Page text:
A two-syllable "Mom" is commoner, with the parts supporting a downstepped sequence of distinct pitch targets. And of course the same intonation can be used with any other vocative. The extra syllable(s) only arise if the vocative doesn't have at least two syllables to start with: thus "Mo-ther!" can bear exactly the same pattern, without the need to subdivide any syllables.
I've often wondered whether this particular intonational gesture — here expressing exasperation — is the same in all English varieties, including those (for example) where the unmarked intonational pattern is rising rather than falling. (For background discussion, see "Uptalk anxiety", 9/7/2008; "The phonetics of uptalk", 9/13/2008; "Uptalk vs. UNBI again", 11/23/2008.) In Glasgow and Belfast, for example, do daughters produce an exasperated "Mo-ther!" on two rising pitch levels?
And what about other languages, including pitch-accent languages like Japanese, or various types of languages with lexical tone?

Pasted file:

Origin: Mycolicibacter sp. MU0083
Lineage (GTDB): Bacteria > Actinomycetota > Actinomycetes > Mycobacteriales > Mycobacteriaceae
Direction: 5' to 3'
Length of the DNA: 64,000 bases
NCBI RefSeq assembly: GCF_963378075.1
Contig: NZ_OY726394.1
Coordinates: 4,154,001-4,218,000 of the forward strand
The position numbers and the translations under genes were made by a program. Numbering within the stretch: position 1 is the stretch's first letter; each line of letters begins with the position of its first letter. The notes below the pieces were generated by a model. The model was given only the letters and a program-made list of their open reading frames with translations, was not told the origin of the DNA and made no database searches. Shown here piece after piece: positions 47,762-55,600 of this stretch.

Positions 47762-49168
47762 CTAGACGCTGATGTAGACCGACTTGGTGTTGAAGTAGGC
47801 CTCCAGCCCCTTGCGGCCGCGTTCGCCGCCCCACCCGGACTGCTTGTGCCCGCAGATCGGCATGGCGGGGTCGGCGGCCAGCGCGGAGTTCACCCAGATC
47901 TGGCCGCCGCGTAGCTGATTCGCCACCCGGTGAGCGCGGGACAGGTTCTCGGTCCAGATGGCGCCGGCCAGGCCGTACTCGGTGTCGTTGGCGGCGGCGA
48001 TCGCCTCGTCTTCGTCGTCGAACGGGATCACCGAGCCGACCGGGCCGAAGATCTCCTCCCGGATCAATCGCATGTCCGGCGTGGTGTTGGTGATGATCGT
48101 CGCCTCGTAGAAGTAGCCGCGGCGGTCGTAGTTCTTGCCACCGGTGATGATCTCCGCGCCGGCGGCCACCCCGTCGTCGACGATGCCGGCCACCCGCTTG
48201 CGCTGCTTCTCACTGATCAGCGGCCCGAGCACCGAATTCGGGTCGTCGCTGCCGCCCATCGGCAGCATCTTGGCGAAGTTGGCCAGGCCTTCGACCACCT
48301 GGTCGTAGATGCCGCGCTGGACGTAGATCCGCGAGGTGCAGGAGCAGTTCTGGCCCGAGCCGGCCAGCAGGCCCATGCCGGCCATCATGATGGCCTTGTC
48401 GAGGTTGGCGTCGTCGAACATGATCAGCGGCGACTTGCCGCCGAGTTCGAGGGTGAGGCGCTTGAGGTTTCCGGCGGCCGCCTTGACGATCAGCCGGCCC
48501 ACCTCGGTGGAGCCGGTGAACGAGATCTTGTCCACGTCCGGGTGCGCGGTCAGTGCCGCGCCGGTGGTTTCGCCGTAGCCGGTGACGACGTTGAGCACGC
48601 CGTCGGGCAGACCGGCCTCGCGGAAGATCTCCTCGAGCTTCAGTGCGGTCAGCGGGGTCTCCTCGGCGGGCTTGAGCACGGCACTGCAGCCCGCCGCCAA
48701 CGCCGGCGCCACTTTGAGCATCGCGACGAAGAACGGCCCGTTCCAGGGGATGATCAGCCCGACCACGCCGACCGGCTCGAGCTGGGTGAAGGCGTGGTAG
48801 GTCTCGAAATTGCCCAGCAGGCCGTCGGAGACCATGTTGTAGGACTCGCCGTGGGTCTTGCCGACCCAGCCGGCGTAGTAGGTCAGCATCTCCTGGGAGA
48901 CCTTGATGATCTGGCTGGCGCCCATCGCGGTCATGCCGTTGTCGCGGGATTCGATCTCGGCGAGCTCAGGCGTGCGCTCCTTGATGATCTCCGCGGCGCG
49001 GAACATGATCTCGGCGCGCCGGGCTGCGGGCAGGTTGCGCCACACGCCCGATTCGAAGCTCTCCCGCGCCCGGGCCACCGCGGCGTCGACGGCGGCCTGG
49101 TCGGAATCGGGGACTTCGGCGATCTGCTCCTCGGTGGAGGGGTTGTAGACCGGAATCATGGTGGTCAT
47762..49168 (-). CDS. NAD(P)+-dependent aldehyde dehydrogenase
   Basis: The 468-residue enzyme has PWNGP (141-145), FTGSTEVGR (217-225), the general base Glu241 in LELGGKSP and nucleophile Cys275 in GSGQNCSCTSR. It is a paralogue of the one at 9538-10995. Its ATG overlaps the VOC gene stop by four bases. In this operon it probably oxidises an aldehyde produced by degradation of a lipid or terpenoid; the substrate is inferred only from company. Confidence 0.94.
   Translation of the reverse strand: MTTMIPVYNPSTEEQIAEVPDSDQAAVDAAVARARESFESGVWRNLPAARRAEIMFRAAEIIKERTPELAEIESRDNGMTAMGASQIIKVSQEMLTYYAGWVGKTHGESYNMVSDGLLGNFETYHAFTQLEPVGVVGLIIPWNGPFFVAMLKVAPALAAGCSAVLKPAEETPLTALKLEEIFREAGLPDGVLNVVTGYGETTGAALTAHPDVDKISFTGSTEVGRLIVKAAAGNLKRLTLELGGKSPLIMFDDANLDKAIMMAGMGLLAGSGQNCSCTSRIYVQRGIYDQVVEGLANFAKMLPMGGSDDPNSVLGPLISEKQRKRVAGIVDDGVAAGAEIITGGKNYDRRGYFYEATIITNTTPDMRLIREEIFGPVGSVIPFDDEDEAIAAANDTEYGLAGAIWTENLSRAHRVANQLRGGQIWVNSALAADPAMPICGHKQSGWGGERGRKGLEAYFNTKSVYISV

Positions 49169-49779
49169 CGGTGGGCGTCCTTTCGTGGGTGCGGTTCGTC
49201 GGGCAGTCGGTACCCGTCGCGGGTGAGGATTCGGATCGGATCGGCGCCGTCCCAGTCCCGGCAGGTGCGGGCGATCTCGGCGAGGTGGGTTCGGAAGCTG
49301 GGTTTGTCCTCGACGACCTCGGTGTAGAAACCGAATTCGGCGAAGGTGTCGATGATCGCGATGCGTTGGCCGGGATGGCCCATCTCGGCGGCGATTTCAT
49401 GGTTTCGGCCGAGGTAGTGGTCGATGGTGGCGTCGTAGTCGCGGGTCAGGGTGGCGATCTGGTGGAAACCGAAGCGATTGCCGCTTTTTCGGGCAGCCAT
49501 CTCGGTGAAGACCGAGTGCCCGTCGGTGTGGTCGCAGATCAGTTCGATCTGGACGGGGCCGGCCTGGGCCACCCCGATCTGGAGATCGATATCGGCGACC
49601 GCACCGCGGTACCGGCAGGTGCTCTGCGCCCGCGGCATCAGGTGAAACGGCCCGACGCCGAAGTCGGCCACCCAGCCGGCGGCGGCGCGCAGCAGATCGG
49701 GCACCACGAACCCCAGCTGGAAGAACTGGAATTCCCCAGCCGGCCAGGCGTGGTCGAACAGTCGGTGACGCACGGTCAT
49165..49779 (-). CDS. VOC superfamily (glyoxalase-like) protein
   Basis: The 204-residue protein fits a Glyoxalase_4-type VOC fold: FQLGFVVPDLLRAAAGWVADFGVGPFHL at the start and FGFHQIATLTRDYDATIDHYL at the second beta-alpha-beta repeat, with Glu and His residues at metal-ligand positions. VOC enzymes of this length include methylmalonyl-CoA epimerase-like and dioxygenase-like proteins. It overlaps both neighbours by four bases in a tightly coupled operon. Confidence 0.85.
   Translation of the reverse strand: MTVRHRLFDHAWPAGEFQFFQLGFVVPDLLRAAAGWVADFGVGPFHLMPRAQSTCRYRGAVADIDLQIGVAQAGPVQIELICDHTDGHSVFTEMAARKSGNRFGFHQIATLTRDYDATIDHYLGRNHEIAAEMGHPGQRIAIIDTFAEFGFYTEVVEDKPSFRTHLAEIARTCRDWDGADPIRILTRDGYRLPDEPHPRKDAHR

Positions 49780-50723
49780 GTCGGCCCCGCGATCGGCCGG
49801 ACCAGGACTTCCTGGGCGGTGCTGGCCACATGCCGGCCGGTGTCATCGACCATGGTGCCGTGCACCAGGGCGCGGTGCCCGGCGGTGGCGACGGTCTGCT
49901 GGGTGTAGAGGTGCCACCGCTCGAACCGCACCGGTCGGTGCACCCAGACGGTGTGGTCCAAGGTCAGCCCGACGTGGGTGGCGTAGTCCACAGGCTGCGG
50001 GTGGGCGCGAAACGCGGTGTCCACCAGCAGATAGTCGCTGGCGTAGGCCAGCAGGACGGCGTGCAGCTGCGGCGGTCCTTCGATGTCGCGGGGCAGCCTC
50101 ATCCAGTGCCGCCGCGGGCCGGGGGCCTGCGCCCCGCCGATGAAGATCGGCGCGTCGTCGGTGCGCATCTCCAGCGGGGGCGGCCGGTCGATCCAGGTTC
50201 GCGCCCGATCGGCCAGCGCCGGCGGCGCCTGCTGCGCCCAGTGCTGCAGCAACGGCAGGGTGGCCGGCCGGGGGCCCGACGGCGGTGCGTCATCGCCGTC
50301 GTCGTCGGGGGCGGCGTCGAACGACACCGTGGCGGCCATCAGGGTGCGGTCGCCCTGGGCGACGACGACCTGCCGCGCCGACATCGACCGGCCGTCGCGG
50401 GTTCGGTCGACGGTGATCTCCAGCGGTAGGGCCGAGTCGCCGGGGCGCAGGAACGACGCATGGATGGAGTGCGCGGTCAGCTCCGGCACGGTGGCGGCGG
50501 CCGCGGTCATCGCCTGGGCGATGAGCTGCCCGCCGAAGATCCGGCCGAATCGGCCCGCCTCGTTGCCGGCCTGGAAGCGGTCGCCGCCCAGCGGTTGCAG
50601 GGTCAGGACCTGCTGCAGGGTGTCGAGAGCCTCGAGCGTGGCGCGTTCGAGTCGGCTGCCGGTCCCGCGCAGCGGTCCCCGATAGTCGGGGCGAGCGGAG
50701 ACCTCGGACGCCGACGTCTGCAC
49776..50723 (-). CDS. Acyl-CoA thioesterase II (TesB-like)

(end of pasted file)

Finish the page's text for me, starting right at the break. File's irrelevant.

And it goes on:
Another interesting question is what distinguishes this intonational gesture from the similarly stylized two-step fall used to call to people who are not already in contact (the "vocative chant"). The two gestures are pragmatically and emotionally very different — and are likely to be associated with different facial expressions, voice qualities and so on — but the pitch contours involved seem at least to come from overlapping distributions.
[Update -- if commenters will send me audio clips of the patterns that they write about, I'll post them in an accessible form. Any audio format is OK: .wav, .aiff, .mp3, .aav, etc.]